BEIJING — The Dalai Lama announced Thursday that he intends to transfer his political authority over the Tibetan government in exile to an elected leader, a move that he said would promote democratic development but that the Chinese government slammed as "tricks to deceive the international community."
"We have been able to implement democracy in exile that is in keeping with the standards of an open society," the Dalai Lama said from his base in Dharamsala, India, on the anniversary of the unsuccessful 1959 Tibetan uprising against the Chinese government.
He later added, in prepared remarks, "My desire to devolve authority has nothing to do with a wish to shirk responsibility. It is to benefit Tibetans in the long run."
The Dalai Lama's push for democratic succession in the exile government, coupled with his calls for more freedom of expression and political transparency in China, brought swift condemnation from Chinese authorities, who exercise tight control over Tibet and have sought to cast the Dalai Lama as a dangerous outside political agitator.
Chinese Foreign Ministry spokeswoman Jiang Yu described the 75-year-old Tibetan spiritual leader as being "engaged in activities aimed at splitting China."
The state Xinhua news service carried described the Dalai Lama's speech as a "political show" that one Communist Party official from Tibet said was evidence that "some anti-China forces in the West are still using (the Dalai Lama's) residual value."
It wasn't clear how soon the Dalai Lama's proposed changes might take effect _ he is to formally propose them to the Tibetan parliament in exile that begins its session on Monday, though the Associated Press quoted the current exile prime minister, Samdhong Rinpoche, as saying "despite His Holiness' request, the people and the government do not feel competent to lead ourselves."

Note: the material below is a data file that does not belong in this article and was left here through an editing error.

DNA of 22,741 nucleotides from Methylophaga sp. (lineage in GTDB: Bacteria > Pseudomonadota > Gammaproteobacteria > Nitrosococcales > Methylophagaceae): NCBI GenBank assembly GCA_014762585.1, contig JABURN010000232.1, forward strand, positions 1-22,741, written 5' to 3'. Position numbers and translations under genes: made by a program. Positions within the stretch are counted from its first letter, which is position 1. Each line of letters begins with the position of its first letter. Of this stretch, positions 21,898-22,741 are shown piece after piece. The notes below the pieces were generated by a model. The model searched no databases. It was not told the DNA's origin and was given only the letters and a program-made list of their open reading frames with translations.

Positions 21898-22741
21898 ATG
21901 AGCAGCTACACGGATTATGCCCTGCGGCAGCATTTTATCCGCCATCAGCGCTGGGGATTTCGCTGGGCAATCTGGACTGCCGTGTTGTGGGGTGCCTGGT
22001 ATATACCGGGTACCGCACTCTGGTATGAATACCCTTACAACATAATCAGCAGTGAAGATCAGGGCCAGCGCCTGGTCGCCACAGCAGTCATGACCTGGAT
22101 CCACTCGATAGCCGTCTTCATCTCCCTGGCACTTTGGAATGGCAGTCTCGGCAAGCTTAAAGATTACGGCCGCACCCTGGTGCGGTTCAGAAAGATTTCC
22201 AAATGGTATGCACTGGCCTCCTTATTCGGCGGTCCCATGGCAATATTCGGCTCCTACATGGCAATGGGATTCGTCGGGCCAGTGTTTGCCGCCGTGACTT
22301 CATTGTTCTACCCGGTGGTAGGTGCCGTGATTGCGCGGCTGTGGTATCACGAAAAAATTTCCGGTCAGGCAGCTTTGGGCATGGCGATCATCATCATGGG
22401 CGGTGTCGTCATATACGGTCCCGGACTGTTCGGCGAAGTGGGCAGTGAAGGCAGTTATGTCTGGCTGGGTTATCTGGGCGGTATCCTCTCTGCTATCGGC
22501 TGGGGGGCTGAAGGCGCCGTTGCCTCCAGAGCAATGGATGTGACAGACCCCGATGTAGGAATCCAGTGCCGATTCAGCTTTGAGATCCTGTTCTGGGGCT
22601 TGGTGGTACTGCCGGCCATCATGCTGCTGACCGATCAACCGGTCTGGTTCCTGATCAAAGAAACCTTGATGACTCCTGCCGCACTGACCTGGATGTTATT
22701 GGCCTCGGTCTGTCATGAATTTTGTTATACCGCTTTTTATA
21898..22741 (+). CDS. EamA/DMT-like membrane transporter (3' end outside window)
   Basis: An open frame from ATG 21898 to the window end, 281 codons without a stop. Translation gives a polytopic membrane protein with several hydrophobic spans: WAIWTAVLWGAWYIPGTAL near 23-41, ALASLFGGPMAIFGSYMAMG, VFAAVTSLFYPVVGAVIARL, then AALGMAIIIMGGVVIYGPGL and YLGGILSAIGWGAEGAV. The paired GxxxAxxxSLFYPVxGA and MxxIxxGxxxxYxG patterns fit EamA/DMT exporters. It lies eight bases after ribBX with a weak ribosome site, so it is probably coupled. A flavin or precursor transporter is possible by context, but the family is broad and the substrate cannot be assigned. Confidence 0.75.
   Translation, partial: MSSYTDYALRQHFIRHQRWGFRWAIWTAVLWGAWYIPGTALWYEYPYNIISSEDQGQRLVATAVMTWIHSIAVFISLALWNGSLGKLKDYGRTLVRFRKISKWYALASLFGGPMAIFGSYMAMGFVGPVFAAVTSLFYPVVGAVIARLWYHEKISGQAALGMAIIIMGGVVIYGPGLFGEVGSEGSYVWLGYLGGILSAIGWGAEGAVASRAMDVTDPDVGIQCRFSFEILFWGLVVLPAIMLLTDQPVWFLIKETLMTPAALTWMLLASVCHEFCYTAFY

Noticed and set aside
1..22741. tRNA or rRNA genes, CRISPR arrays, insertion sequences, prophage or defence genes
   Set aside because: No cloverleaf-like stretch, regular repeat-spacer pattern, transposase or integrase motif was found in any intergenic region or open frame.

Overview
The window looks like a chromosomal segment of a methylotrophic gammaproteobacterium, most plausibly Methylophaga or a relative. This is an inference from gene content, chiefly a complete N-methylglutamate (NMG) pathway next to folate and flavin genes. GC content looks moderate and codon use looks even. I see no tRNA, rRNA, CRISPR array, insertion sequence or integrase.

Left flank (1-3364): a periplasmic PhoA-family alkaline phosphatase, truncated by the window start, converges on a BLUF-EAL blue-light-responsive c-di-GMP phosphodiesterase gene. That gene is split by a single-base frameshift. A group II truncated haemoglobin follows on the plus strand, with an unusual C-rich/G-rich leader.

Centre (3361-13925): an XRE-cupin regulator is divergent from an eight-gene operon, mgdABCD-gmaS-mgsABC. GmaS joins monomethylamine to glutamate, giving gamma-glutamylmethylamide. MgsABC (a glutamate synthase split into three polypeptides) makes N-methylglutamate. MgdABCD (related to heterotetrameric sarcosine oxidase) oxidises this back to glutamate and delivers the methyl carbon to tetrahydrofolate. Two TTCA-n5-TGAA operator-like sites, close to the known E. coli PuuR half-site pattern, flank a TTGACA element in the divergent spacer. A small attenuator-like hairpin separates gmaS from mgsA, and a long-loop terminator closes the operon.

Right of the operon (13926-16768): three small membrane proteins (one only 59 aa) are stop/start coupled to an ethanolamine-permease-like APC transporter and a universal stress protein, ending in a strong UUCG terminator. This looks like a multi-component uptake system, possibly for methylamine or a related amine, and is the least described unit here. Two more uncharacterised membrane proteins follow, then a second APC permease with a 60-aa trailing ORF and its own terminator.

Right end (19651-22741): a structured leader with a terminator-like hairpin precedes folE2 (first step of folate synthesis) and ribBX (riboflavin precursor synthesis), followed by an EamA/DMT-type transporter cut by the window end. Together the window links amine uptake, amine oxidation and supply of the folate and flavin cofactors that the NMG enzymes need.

The Dalai Lama has spoken previously about stepping back from political duties, but his role in the Tibetan cause is so towering and central that it's difficult to imagine without him at the forefront.
The Dalai Lama said that in blaming him for troubles in Tibet _ where riots broke out in 2008 _ the Chinese government fundamentally misstates the situation.
"The reality is that the ongoing oppression of the Tibetan people has provoked widespread, deep resentment against current official policies," he said.
Beijing's repressive measures, the Dalai Lama said, are themselves what undermine "unity and stability."
The Dalai Lama's comments came on the same day that a senior Chinese official, politburo standing committee member Wu Bangguo, told China's rubberstamp congress that it was necessary to "unswervingly uphold the (Communist) Party's leadership."
"All the laws and regulations must be conducive to strengthening and improving the party's leadership, and be helpful to consolidate and improve the party's ruling status," Wu said in his address at the Great Hall of the People.
To suggest otherwise, he'd said, would risk a scenario in which "the fruits of development that we have already achieved will be lost and the country could even fall into the abyss of civil strife."
The Chinese government recently declared a temporary ban on foreigners traveling to Tibet, presumably because the 2008 unrest came during March.
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